The Alabama vs. LSU series has been one of the most intensely contested rivalries in the SEC over the last several years. With few exceptions over the last decade, the games have been close and hard fought.
These are the types of games in which a handful of plays can make a big difference in determining the final outcome. One more first down here; a stop on a key third down there. A critical turnover on this play and a blown assignment on that one.
And there’s always the “bad call.” That one play that the losing team points to and complains that the officials either made the wrong call or made a no-call when one was clearly warranted. There are two glaring moments in recent Alabama – LSU meetings that come to mind.
The first was the 2004 game in Baton Rouge. LSU Defensive Back Corey Webster was shown shoving Alabama Wide Receiver Keith Brown to the turf in the endzone, picking off Spence Pennington’s attempted TD pass and racing out of danger. There was no flag on the play. At the time, Alabama had the momentum and would have likely made it a different contest than the final score indicated.
Skip forward to the 3:30 mark in the video below.
The second was the 2009 game in Tuscaloosa, where many Bama fans feel the fighting corndogs got their just desserts. Patrick Peterson appeared to step in front of a Greg McElroy to Julio Jones pass for the INT. There was no immediate ruling on the play, but the replay official reviewed it and referee Tom Ritter explained that the ruling on the field—incomplete pass—stood as called.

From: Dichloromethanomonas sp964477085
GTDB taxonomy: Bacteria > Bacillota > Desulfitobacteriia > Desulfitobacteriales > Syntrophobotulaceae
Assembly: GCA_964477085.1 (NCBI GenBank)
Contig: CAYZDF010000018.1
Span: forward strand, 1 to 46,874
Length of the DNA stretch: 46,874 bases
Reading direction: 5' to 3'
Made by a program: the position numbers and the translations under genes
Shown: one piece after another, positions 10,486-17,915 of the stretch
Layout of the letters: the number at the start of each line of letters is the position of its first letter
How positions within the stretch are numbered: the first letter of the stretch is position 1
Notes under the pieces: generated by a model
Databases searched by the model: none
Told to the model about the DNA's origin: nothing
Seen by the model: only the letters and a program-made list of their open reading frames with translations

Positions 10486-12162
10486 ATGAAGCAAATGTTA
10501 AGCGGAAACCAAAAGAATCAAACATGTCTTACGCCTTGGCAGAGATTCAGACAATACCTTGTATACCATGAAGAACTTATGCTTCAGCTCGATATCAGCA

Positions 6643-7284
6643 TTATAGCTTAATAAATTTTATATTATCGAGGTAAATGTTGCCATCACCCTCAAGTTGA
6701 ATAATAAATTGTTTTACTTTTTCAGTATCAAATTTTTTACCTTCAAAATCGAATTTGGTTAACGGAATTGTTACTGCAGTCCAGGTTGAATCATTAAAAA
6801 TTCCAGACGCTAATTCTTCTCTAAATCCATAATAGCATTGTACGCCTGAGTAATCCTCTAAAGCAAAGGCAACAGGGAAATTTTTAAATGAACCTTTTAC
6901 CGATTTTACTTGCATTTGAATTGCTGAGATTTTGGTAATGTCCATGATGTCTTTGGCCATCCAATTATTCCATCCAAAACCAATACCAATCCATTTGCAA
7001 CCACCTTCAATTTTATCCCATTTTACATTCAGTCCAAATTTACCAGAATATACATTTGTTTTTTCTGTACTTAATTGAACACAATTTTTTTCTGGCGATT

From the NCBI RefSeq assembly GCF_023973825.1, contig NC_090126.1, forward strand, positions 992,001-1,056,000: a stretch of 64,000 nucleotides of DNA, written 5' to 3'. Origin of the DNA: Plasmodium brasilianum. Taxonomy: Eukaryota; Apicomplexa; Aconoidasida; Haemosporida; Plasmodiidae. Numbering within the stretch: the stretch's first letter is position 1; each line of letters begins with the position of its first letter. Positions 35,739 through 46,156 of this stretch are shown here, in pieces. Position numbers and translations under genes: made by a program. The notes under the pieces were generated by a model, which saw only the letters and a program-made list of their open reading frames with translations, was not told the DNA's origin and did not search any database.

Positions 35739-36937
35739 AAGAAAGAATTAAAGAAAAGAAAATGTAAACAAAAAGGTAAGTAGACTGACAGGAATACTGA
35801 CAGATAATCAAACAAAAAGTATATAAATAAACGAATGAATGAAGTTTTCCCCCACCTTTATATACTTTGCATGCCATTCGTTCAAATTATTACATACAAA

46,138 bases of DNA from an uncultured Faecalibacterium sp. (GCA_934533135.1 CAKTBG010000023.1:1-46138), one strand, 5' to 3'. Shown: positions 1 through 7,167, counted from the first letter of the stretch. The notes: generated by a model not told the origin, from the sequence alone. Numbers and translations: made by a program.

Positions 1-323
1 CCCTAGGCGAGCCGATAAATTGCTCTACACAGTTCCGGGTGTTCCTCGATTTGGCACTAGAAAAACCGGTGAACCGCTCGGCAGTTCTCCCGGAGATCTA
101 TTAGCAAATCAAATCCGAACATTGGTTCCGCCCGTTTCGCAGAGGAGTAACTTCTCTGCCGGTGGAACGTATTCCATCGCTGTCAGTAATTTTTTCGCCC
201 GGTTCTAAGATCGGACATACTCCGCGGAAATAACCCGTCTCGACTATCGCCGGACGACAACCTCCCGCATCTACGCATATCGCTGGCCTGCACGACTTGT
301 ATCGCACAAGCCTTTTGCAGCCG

The Southeastern Conference officiating crews have received absolutely withering criticism over the years. There have been a number of notably horrible calls made by officials, and every team in the league has been either the benefactor or the victim. And doesn’t it always seem as if the worst calls come in the most important games? Doesn’t it also always seem as if those calls are argued about for years afterwards?
Through nine weeks of the 2011 season, there have been a total of 57 SEC games played in which video replay was in use. As the graphic below shows, there have been 69 stoppages of play to allow for review of a call made on the field. There have been 25 plays overturned, or about 36% of the total.
There are three things to take away from this post. First: bad calls are part of the game. The officials are human and they are going to make occasional mistakes. Second: while the bad call is always a probability, instant replay has at least reduced the odds of a bad call standing up to review. The third and final takeaway: If you make some of the other key plays in the game, you aren’t whining about the bad call. In both the 2004 and 2009 games, there were other plays that were just as important as the ones recorded here. The loser didn’t make them. The winner did.
Extra point: The same crew that called the 2009 game is expected in Tuscaloosa for this year’s Armageddon.